Born a Crime Questions and Answers
by Trevor Noah

Start Your Free Trial

What is the historical context of Born a Crime?

Expert Answers info

Steph Müller eNotes educator | Certified Educator

calendarEducator since 2018

write1,323 answers

starTop subjects are Literature, Business, and Social Sciences

The historical context to Trevor Noah's Born a Crime is the draconian laws of apartheid South Africa. It is thanks to these laws that his birth to interracial parents was considered to be a crime.

Two of the laws which segregated white and non-white people under apartheid are relevant here: the Immorality Act, which banned sexual relationships between members of different race groups, and the Prohibition of Mixed Marriages Act, which forbade white people from entering into marriages with people of color.

The stories in this book are anecdotes of Trevor's from growing up and living under the restrictive laws of apartheid. These laws dictated that he needed to stay as hidden as possible in order to conceal knowledge of his existence from the apartheid authorities.

check Approved by eNotes Editorial



wednes | Student

Trevor Noah was born in South Africa under Apartheid. This was a time of government-mandated racial segregation. As Trevor was a black woman who had a child with a while man, Trevor was literally "born a crime." He spent several years of his childhood living under Apartheid rule, as he was born in 1984. Apartheid ended in the early '90s.

This book is a series of stories revealing the struggles his mother and grandmother faced while raising him. It also details how many women defied their government by having mixed-race children--and how this impacted his childhood.

One especially interesting segment demonstrates how the name "Hitler" lacked the instant, extremely negative connotation it carries in America and Europe. This is not due to an acceptance of Hitler's deeds. Rather, it's because Africans have experienced more harsh rule at the hands of other despots.

kalynxmccall | Student

Trevor Noah's Born a Crime takes place within the historical context of "apartheid," meaning "apartness" in Afrikaans. Apartheid governed social relations between South Africa's white minority (European) and non-white majority (African, Indian, etc.) from the early twentieth century until 1990s. Though rooted in histories, legacies, and laws of British and Dutch (Afrikaan) colonialism, apartheid was formally introduced in 1948 through the ideology of the National Party. Apartheid became law in 1953, when the majority white legislature passed the Reservation of National Amenities Act, which legally segregated public spaces. Furthermore, throughout the 1960s, more laws and acts were passed to implement racial segregation and classification, economic and political discrimination, and, in many cases, removal from tribal lands. Included in these laws were bans, similar to ones in the US, making interracial communication and marriages illegal. Trevor, being born of multiracial parents, was thus born a crime.

Some notable laws passed during apartheid included the following:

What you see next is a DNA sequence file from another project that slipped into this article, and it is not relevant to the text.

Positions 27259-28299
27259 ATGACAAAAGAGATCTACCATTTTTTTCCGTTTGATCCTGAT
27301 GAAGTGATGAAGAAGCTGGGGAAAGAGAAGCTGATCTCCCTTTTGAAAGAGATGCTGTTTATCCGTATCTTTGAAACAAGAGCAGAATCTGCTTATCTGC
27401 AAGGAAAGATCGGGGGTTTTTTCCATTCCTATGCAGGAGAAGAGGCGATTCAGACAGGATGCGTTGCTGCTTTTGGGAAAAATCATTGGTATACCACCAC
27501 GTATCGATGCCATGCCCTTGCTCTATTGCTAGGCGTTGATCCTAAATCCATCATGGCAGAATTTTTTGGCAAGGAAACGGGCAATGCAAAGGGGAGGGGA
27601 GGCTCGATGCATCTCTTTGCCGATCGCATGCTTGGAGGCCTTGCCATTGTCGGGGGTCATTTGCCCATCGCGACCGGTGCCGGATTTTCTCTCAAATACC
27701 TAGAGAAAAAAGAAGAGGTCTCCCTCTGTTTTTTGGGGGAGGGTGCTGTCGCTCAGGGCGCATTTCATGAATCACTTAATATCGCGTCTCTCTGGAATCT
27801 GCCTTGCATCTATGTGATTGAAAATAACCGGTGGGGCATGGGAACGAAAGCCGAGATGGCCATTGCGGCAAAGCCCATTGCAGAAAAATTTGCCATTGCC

• The Race Classification Act: a law instituting that every citizen suspected or believed not to be of European descent was classified according to race
  • The Group Areas Act: a law removing certain groups from their homes and forcing certain races to live segregated in certain areas
  • The Mixed Marriages Act: a law prohibiting interracial marriage
  • The Immorality Act: a law prohibiting interracial sexual relations

Part of the segregation of apartheid was enforced by judging and sorting people based on their skin tones and judging people by their tribes. Darker skinned Africans (like Trevor's mother) could be classified as black, while lighter skinned people (like Trevor) could be classified as colored. Each classification came with certain restraints and privileges. Furthermore, Africans in South Africa as well as throughout the continent descend from different tribes, such as Bantu, Zulu and Twsana. As Trevor notes in the book:

“Language brings with it an identity and a culture, or at least the perception of it. A shared language says "We're the same." A language barrier says "We're different." The architects of apartheid understood this. Part of the effort to divide black people was to make sure we were separated not just physically but by language as well. In the Bantu schools, children were only taught their home language. Zulu kids learned in Zulu. Tswana kids learned in Tswana. Because of this, we'd fall into the trap the government had set for us and fight among ourselves, believing that we were different.”

Born in 1984, six years before the official end of apartheid, Trevor Noah was literally born a crime as the son of a European father and an African mother under a system designed to keep them apart. Trevor summarizes the historical context of apartheid best when saying,

“The genius of apartheid was convincing people who were the overwhelming majority to turn on each other. Apart hate, is what is was. You separate people into groups and make them hate one another so you can run them all.”